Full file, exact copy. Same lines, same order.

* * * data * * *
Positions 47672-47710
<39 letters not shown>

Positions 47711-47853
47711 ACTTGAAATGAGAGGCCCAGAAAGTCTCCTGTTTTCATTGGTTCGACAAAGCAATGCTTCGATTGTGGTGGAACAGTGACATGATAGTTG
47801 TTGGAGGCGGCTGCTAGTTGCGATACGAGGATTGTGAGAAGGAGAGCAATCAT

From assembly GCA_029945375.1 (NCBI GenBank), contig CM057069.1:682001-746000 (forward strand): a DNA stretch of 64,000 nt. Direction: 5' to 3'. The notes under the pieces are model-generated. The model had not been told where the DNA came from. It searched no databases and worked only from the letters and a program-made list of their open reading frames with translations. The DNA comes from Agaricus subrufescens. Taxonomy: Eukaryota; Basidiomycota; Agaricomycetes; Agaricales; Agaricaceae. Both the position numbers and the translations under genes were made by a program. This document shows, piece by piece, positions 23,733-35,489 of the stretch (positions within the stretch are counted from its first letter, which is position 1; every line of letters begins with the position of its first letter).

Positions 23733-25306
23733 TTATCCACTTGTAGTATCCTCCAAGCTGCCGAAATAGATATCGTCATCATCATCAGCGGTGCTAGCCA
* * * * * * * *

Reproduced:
Positions 47672-47710
<39 letters not shown>

Positions 47711-47853
47711 ACTTGAAATGAGAGGCCCAGAAAGTCTCCTGTTTTCATTGGTTCGACAAAGCAATGCTTCGATTGTGGTGGAACAGTGACATGATAGTTG
47801 TTGGAGGCGGCTGCTAGTTGCGATACGAGGATTGTGAGAAGGAGAGCAATCAT

From assembly GCA_029945375.1 (NCBI GenBank), contig CM057069.1:682001-746000 (forward strand): a DNA stretch of 64,000 nt. Direction: 5' to 3'. The notes under the pieces are model-generated. The model had not been told where the DNA came from. It searched no databases and worked only from the letters and a program-made list of their open reading frames with translations. The DNA comes from Agaricus subrufescens. Taxonomy: Eukaryota; Basidiomycota; Agaricomycetes; Agaricales; Agaricaceae. Both the position numbers and the translations under genes were made by a program. This document shows, piece by piece, positions 23,733-35,489 of the stretch (positions within the stretch are counted from its first letter, which is position 1; every line of letters begins with the position of its first letter).

Positions 23733-25306
23733 TTATCCACTTGTAGTATCCTCCAAGCTGCCGAAATAGATATCGTCATCATCATCAGCGGTGCTAGCCA